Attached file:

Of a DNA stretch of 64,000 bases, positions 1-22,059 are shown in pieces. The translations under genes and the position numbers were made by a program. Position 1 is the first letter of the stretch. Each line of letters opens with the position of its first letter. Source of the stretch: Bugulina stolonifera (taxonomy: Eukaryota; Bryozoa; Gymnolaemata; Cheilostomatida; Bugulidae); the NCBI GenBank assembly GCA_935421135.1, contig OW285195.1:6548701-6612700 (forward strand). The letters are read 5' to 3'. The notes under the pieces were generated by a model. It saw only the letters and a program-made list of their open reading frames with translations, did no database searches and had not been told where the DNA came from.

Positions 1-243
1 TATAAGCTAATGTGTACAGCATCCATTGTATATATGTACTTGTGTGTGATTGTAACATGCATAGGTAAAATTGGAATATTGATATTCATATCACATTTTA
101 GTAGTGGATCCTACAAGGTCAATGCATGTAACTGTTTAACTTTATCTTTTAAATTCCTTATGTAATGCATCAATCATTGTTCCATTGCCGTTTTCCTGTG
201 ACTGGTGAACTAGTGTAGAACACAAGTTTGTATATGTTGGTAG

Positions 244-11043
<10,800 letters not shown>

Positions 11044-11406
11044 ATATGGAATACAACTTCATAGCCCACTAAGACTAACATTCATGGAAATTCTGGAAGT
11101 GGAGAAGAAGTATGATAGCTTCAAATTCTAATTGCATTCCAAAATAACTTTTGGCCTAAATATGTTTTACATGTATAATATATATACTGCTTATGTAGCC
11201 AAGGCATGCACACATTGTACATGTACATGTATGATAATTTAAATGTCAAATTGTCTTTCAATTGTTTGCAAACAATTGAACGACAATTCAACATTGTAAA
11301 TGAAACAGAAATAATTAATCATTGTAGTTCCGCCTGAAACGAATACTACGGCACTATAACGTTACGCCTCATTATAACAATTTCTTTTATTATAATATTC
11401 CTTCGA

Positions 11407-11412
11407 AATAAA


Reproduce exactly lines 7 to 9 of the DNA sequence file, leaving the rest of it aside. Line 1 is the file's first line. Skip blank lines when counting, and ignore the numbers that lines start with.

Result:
<10,800 letters not shown>

Positions 11044-11406
11044 ATATGGAATACAACTTCATAGCCCACTAAGACTAACATTCATGGAAATTCTGGAAGT